You probably started your business because of a unique talent or skill that you believed was marketable. If that is the case, you have a product or service of value and deserve to be paid for it. While you may not get the same pay when demand rises, you should still assess your actual value right now and set a price.
SIXTEEN TIMES, IF IT’S O.K. TO GIVE IT AWAY FREE
1). It is a well-known industry norm. If you are a fashion designer, and Vogue wants to publish a sample of your dress, then yes. This is fine. This is a good idea, as it’s an industry standard, and Donatella Versace would likely do the same. You will also see a direct investment return in the form of excellent publicity. This may outweigh the cost of any frocks you sell to them.
2). If it’s a good investment: You can give away samples of your special hummus recipe to farmers’ markets if you know that it will attract people and increase your sales. If you make a profit, it is acceptable to hold a “buy one get one” sale in order to drive traffic at times when your business is struggling. If it leads to a write-up by a local magazine, and if the magazine’s readers become customers, then cooking a gourmet meal is excellent publicity. You will know the difference between a good deal and being exploited if you approach an opportunity to offer your product or service in a way that is best for your bottom line.
3). Sprinkles, a bakery chain that specializes in cupcakes, uses social media to drive customers to their stores. Sprinkles uses their Facebook page to announce “secret words” that can be repeated in-store and result in a free cupcake. Exposures at events and fairs often have the opportunity to gather information about potential customers to help them enter a drawing to win a free gift. These “give-aways,” which are often referred to as “give-aways,” can be seen as greedy at work. They actually have far more value for the recipient than the company.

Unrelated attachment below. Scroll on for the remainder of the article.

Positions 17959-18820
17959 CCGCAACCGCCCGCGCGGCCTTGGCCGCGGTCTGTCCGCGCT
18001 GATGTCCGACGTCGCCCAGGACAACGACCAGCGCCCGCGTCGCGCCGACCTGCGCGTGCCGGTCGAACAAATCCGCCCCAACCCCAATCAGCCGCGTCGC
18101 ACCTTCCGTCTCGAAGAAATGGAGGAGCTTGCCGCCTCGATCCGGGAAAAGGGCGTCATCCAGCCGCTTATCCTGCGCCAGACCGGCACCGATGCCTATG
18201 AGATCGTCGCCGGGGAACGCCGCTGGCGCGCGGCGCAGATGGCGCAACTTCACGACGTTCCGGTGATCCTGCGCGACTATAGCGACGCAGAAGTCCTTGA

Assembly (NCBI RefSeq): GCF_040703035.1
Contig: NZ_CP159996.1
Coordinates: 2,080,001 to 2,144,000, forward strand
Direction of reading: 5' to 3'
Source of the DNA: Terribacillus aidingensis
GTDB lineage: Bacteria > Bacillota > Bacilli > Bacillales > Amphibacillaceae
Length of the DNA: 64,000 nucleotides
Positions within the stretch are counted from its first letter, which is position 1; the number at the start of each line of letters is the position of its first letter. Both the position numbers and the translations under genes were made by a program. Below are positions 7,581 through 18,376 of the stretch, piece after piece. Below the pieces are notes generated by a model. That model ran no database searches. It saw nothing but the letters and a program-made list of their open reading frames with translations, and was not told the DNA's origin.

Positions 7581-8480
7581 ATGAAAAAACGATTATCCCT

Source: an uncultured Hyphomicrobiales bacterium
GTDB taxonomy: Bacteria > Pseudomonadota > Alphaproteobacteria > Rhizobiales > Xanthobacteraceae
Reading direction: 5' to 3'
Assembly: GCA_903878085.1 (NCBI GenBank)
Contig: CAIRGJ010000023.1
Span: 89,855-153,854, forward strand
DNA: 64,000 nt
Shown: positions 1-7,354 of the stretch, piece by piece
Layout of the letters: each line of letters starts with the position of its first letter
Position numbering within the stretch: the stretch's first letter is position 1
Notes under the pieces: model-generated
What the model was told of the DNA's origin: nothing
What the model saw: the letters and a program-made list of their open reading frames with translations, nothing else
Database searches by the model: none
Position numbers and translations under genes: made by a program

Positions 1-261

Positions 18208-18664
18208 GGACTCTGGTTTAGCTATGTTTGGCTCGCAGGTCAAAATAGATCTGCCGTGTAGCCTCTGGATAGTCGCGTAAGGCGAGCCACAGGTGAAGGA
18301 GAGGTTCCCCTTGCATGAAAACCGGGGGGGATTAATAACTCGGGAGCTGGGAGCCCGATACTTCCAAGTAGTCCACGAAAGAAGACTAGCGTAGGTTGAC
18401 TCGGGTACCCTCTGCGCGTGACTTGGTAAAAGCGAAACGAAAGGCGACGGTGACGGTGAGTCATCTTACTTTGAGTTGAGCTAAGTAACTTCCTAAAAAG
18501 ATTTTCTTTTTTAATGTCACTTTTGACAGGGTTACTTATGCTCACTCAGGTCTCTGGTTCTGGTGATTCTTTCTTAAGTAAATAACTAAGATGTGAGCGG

4). Nonprofit organizations. If you’re really interested in building your portfolio and gaining experience, volunteering with a non-profit organization is a great way to get samples of your work, grow your network, and preserve your dignity. Talk to your accountant. You may be eligible for a write-off when it comes to tax time.
5). In exchange for my services: My hairdresser (who is fantastic but expensive) needed a website. I was able to help her create her content. My website design was made possible by the editing skills that I shared with my web designer. I also had the bumper of my car painted to cover the cost of marketing materials and content for social media. It’s a win-win situation when you get something you truly, really need in return for giving it to someone else.
6). To say thank you to a valued customer. If you have an auto repair shop, and your customer frequents you, refers friends, and is a pleasure to work with, you can offer a free oil change and tire rotation with every transmission service. This is a great way to show appreciation for your customers. It will be appreciated more by them.
7). It’s Your Mom: O.K., so greedy can be good for business but not for personal reasons. Pick a few close family members or friends that are worth your time and do the work for them. This list should be kept small so that your loved ones aren’t taken advantage of. My list currently includes my sister, my dad, my fiance, a close friend from childhood, and a cousin in real need. I also have a more extensive second-tier list of friends, and I charge half the price for more distant family.